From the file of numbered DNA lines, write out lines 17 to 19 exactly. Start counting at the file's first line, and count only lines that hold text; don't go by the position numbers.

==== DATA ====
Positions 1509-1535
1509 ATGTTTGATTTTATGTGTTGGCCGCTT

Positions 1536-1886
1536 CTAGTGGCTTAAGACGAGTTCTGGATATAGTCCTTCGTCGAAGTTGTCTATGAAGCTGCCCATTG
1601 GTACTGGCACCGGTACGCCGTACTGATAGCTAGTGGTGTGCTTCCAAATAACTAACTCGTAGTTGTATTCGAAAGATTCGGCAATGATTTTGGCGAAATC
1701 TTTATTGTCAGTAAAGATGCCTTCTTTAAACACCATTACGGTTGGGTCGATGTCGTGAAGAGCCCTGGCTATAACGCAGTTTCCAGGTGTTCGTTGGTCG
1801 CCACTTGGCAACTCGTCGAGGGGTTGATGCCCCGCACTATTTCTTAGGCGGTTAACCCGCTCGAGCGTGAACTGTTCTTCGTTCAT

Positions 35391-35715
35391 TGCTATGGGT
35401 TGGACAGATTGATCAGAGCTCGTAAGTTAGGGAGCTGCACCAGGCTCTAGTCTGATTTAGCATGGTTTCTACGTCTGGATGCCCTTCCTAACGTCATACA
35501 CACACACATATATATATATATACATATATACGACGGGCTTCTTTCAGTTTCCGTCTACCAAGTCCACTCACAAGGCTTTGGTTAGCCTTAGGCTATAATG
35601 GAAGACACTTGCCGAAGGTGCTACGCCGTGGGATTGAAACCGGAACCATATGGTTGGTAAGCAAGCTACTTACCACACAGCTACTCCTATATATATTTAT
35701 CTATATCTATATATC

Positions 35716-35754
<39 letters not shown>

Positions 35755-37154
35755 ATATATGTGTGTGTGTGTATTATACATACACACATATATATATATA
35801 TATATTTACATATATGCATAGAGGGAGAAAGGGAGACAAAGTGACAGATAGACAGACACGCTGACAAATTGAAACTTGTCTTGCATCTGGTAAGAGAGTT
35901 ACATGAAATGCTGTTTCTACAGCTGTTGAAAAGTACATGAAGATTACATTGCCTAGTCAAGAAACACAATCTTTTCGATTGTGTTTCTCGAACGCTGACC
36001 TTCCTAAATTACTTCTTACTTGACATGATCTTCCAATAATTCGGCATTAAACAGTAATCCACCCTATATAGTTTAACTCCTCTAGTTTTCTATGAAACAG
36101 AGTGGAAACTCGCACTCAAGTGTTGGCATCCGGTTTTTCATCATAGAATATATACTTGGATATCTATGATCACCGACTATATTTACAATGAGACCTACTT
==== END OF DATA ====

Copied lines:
35755 ATATATGTGTGTGTGTGTATTATACATACACACATATATATATATA
35801 TATATTTACATATATGCATAGAGGGAGAAAGGGAGACAAAGTGACAGATAGACAGACACGCTGACAAATTGAAACTTGTCTTGCATCTGGTAAGAGAGTT
35901 ACATGAAATGCTGTTTCTACAGCTGTTGAAAAGTACATGAAGATTACATTGCCTAGTCAAGAAACACAATCTTTTCGATTGTGTTTCTCGAACGCTGACC